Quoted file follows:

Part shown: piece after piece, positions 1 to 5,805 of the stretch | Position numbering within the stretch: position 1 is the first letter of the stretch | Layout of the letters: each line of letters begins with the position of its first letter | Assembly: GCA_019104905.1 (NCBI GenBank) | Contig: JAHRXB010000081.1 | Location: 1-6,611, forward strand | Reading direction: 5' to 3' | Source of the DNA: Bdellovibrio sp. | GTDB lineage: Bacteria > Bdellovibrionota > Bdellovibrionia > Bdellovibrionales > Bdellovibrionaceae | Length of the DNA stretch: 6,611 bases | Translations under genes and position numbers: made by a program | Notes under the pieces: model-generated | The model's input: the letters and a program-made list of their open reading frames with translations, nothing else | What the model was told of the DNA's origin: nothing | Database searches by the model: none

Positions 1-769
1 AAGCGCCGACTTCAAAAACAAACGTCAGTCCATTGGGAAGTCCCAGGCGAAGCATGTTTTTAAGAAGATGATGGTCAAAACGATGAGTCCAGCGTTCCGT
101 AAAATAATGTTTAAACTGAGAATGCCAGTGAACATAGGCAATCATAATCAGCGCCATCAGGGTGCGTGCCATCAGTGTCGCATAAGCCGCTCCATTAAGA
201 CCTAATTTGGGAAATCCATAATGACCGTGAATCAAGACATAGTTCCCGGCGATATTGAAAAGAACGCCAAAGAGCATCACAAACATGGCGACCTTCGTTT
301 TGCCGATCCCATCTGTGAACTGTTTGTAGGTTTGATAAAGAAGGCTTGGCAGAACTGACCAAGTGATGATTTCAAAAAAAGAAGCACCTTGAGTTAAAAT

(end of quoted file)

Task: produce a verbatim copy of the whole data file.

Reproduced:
Part shown: piece after piece, positions 1 to 5,805 of the stretch | Position numbering within the stretch: position 1 is the first letter of the stretch | Layout of the letters: each line of letters begins with the position of its first letter | Assembly: GCA_019104905.1 (NCBI GenBank) | Contig: JAHRXB010000081.1 | Location: 1-6,611, forward strand | Reading direction: 5' to 3' | Source of the DNA: Bdellovibrio sp. | GTDB lineage: Bacteria > Bdellovibrionota > Bdellovibrionia > Bdellovibrionales > Bdellovibrionaceae | Length of the DNA stretch: 6,611 bases | Translations under genes and position numbers: made by a program | Notes under the pieces: model-generated | The model's input: the letters and a program-made list of their open reading frames with translations, nothing else | What the model was told of the DNA's origin: nothing | Database searches by the model: none

Positions 1-769
1 AAGCGCCGACTTCAAAAACAAACGTCAGTCCATTGGGAAGTCCCAGGCGAAGCATGTTTTTAAGAAGATGATGGTCAAAACGATGAGTCCAGCGTTCCGT
101 AAAATAATGTTTAAACTGAGAATGCCAGTGAACATAGGCAATCATAATCAGCGCCATCAGGGTGCGTGCCATCAGTGTCGCATAAGCCGCTCCATTAAGA
201 CCTAATTTGGGAAATCCATAATGACCGTGAATCAAGACATAGTTCCCGGCGATATTGAAAAGAACGCCAAAGAGCATCACAAACATGGCGACCTTCGTTT
301 TGCCGATCCCATCTGTGAACTGTTTGTAGGTTTGATAAAGAAGGCTTGGCAGAACTGACCAAGTGATGATTTCAAAAAAAGAAGCACCTTGAGTTAAAAT